• Conditioning exercises for trunk muscles (especially back extensors), gradually increased, are helpful for patients with acute low back problems, especially if symptoms persist. During the first 2 weeks, these exercises may aggravate symptoms since they mechanically stress the back more than endurance exercises. (Strength of Evidence = C)


  • Back-specfic exercise machines provide no apparent benefit over traditional exercise in the treatment of patients with acute low back problems. (Strength of Evidence = D)


  • Recommended exercise quotas that are gradually increased result in better outcomes than telling patients to stop exercising if pain occurs. (Strength of Evidence = C)

Special Studies: Tests for Evidence of Physiologic Dysfunction

Electrophysiologic Tests (EMG and SEP)
  • Needle EMG and H-reflex tests of the lower limb may be useful in assessing questionable nerve root dysfunction in patients with leg symptoms lasting longer than 4 weeks (regardless of whether patients also have back pain). (Strength of Evidence = C)


  • If the diagnosis of radiculopathy is obvious and specific on clinical examination, electrophysiologic testing is not recommended. (Strength of Evidence = D)


  • Surface EMG and F-wave tests are not recommended for assessing patients with acute low back symptoms. (Strength of Evidence = C)


  • SEPs may be useful in assessing suspected spinal stenosis and spinal cord myelopathy. (Strength of Evidence = C)

Bone Scan

A bone scan is recommended to evaluate acute low back problems when spinal tumor, infection, or occult fracture is suspected from "red flags" on medical history, physical examination, or collaborative lab test or plain x-ray findings. Bone scans are contraindicated during pregnancy. (Strength of Evidence = C)


Thermography is not recommended for assessing patients with acute low back problems. (Strength of Evidence = C)

Plain X-rays

  • Plain x-rays are not recommended for routine evaluation of patients with acute low back problems within the first month of symptoms unless a red flag is noted on clinical examination (such as specified below). (Strength of Evidence = B)


  • Plain x-rays of the lumbar spine are recommended for ruling out fractures in patients with acute low back problems when any of the following red flags are present: recent significant trauma (any age), recent mild trauma (patient over age 50), history of prolonged steroid use, osteoporosis, patient over age 70. (Strength of Evidence = C)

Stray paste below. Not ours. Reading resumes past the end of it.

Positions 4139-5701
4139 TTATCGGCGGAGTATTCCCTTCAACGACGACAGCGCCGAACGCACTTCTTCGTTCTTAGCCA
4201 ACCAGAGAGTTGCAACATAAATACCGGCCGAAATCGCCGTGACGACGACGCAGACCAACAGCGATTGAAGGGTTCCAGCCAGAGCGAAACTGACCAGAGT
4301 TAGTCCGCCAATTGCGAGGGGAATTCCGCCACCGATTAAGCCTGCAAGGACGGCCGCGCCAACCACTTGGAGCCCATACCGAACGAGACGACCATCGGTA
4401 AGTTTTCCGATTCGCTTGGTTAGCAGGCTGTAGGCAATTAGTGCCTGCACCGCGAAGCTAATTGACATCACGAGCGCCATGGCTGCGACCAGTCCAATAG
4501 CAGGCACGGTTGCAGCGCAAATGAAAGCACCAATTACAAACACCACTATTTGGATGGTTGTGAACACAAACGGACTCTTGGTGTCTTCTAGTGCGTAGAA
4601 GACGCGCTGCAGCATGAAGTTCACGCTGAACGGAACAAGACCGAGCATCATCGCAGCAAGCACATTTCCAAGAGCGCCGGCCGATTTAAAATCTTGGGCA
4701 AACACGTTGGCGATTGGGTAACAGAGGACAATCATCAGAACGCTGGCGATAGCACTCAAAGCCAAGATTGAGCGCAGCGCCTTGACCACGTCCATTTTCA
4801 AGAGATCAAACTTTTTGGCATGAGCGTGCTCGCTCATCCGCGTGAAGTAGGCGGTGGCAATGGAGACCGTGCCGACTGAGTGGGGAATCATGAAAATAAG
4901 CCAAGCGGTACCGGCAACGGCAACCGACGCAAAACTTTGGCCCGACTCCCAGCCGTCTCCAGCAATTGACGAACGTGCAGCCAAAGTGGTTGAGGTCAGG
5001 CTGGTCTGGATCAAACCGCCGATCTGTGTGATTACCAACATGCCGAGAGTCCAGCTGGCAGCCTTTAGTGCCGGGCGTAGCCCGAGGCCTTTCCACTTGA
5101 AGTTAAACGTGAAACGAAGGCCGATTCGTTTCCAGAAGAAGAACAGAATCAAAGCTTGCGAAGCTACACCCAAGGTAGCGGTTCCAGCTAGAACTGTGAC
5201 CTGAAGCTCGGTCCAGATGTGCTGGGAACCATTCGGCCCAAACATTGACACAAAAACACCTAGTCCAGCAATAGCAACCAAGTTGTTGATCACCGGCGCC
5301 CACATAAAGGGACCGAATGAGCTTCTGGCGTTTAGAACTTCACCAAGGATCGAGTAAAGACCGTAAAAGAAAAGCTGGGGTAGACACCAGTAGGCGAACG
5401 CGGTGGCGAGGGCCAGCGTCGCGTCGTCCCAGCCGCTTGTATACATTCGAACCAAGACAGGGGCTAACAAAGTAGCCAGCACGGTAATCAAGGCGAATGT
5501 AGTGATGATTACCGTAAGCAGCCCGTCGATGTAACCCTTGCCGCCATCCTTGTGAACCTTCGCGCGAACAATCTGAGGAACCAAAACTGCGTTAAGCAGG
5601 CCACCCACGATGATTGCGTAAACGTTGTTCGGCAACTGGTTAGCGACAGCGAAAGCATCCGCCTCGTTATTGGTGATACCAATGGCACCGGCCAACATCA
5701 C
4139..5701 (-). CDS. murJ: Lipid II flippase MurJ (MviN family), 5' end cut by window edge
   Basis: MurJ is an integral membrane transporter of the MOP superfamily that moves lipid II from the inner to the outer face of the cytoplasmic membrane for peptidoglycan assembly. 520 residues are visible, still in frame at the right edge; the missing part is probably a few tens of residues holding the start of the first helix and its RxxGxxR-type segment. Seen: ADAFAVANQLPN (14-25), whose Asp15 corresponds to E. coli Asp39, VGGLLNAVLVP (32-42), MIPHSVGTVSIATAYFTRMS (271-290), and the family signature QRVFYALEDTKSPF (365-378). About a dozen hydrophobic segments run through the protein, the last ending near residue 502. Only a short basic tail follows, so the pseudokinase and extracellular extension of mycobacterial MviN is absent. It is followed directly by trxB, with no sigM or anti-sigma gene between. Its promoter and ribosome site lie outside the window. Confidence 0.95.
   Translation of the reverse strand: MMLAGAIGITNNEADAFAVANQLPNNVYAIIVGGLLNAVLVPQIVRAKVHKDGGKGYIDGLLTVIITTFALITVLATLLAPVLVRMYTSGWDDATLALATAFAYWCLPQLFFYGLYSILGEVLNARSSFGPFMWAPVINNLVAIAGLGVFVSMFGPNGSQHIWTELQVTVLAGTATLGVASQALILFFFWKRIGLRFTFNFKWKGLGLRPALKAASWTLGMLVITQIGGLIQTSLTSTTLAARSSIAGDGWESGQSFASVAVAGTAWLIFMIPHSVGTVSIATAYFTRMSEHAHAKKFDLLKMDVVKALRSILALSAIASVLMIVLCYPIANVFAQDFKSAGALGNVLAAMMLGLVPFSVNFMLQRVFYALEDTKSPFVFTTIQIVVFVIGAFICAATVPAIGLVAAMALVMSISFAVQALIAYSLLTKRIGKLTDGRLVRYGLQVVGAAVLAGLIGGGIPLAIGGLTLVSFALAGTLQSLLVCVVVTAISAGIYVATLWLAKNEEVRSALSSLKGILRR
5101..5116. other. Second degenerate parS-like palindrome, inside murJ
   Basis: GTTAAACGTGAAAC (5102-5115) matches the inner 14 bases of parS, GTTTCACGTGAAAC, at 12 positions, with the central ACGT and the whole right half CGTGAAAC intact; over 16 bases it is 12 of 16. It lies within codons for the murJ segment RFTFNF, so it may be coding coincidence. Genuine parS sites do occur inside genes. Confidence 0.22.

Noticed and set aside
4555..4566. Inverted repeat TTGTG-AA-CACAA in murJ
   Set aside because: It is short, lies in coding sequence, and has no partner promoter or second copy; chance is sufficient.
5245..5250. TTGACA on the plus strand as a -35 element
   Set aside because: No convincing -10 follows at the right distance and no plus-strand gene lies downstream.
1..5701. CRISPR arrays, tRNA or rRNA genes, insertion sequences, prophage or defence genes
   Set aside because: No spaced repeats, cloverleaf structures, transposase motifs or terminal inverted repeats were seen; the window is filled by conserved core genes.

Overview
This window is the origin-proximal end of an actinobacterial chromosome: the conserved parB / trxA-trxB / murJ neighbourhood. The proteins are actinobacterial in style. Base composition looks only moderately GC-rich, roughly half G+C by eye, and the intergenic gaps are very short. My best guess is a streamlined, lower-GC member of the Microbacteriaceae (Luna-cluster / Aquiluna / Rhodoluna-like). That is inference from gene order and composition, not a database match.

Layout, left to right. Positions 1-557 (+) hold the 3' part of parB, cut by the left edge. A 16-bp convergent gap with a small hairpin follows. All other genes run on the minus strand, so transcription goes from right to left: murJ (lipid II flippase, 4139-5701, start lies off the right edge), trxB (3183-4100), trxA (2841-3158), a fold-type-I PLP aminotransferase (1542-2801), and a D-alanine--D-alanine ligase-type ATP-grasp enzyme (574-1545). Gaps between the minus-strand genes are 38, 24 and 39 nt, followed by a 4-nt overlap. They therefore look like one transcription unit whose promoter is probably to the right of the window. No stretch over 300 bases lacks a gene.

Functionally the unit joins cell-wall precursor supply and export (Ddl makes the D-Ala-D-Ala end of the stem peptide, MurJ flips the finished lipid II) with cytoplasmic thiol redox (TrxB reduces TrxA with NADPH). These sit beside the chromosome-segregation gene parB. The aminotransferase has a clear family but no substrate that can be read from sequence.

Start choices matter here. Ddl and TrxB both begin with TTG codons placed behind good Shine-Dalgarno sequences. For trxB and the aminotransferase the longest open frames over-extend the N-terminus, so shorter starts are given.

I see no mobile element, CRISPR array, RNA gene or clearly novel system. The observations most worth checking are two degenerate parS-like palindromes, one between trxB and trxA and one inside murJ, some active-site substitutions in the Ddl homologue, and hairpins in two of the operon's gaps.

• Plain x-rays in combination with CBC and ESR may be useful for ruling out tumor or infection in patients with acute low back problems when any of the following red flags are present: prior cancer or recent infection, fever over 100oF, IV drug abuse, prolonged steroid use, low back pain worse with rest, unexplained weight loss. (Strength of Evidence = C)


  • In the presence of red flags, especially for tumor or infection, the use of other imaging studies such as bone scan, CT, or MRI may be clinically indicated even if plain x-rays are negative. (Strength of Evidence = C)


  • The routine use of oblique views on plain lumbar x-rays is not recommended for adults in light of the increased radiation exposure. (Strength of Evidence = B)

CT, MRI, Myelography, and CT-Myelography
  • In the presence of red flags suggesting cauda equina syndrome or progressive major motor weakness, the prompt use of CT, MRI, myelography, or CT-myelography is recommended. Because these serious problems may require prompt surgical intervention, planning for use of such imaging studies is best done in consultation with a surgeon. (Strength of Evidence = C)


  • CT, MRI, myelography, or CT-myelography and/or consultation with an appropriate specialist is recommended when clinical findings strongly suggesting tumor, infection, fracture, or other space-occupying lesions of the spine. (Strength of Evidence = C)


  • Routine spinal imaging tests are not generally recommended in the first month of symptoms except in the presence of red flags for serious conditions. After 1 month of symptoms, an imaging test is acceptable when surgery is being considered (or to rule out a suspected serious condition). (Strength of Evidence = B)


  • For patients with acute low back problems who have had prior back surgery, MRI with contrast appears to be the imaging test of choice to distinguish disc herniation from scar tissue associated with prior surgery. (Strength of Evidence = D)